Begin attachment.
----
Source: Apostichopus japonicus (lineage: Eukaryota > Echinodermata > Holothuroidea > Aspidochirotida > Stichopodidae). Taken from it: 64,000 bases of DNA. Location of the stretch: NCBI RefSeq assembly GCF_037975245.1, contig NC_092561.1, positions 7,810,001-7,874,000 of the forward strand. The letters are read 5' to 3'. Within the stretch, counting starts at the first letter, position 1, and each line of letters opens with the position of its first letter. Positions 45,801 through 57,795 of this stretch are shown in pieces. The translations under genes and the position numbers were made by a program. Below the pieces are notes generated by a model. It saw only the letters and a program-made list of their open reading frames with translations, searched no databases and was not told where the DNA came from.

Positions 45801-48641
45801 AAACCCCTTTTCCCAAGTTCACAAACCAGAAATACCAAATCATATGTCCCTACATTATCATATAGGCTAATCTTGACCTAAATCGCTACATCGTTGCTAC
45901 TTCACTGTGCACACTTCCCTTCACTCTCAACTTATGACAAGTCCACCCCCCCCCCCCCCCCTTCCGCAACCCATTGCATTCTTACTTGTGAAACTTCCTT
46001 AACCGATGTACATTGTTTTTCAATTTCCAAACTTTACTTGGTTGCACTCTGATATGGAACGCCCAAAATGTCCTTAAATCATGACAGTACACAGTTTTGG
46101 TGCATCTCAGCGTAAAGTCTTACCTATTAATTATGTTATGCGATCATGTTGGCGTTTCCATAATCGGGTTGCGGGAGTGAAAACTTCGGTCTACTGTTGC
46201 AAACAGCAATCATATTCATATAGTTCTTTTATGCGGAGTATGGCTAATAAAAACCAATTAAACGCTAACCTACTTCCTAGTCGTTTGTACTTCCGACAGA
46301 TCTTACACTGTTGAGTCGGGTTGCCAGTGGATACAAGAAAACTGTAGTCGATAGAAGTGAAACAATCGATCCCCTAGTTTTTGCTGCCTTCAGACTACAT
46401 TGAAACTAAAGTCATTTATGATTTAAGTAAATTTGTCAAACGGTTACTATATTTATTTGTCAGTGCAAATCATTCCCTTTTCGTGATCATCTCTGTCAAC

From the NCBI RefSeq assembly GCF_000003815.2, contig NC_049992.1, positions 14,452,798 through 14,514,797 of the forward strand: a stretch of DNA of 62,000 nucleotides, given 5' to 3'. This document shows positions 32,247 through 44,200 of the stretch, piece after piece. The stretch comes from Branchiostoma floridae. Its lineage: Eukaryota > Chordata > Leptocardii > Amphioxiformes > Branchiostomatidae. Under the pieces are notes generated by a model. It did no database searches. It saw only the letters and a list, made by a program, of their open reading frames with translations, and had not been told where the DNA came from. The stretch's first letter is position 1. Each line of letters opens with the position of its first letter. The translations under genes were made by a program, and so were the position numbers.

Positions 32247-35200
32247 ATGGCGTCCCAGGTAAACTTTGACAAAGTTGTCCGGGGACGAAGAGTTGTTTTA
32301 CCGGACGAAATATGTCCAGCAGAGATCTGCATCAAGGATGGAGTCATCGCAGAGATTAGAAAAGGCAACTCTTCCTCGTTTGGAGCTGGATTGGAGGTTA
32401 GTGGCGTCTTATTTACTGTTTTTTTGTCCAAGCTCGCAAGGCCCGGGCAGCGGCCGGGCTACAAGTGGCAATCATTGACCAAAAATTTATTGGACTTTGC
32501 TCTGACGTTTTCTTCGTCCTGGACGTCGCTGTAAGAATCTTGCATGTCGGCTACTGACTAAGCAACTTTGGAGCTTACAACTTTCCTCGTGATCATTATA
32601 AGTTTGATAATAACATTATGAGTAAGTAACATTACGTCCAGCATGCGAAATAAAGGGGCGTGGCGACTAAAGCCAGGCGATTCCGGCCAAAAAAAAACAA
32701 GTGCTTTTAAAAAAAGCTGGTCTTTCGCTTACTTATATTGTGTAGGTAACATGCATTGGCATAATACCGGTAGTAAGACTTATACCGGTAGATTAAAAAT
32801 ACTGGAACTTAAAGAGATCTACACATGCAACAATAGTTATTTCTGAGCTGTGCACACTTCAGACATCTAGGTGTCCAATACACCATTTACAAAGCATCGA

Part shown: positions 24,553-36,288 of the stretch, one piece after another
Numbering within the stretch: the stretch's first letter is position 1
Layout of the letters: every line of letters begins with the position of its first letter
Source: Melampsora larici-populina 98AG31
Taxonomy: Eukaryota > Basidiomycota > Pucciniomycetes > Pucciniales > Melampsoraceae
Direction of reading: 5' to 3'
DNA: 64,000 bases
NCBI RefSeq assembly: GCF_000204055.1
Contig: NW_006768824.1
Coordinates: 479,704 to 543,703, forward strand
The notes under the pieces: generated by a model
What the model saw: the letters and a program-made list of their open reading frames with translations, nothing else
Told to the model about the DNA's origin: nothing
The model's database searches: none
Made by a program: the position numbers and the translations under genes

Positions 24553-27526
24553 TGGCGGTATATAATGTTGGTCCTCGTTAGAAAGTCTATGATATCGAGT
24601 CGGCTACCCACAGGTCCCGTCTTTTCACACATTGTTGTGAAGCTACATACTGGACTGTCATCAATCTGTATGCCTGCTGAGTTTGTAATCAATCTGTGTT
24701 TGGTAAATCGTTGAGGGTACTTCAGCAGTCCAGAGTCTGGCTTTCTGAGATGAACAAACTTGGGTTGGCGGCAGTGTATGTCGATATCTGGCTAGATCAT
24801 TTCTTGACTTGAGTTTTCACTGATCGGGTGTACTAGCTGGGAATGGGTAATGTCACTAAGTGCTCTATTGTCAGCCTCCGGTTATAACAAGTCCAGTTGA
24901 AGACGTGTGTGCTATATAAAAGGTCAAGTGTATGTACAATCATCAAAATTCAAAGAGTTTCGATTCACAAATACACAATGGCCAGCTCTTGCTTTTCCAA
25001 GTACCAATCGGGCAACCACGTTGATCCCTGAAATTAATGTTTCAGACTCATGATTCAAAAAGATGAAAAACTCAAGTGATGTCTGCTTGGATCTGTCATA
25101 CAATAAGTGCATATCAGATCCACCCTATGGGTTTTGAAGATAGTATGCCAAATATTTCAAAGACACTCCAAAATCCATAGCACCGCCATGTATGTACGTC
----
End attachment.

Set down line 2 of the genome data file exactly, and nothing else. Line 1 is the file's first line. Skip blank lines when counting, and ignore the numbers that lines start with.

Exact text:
Positions 45801-48641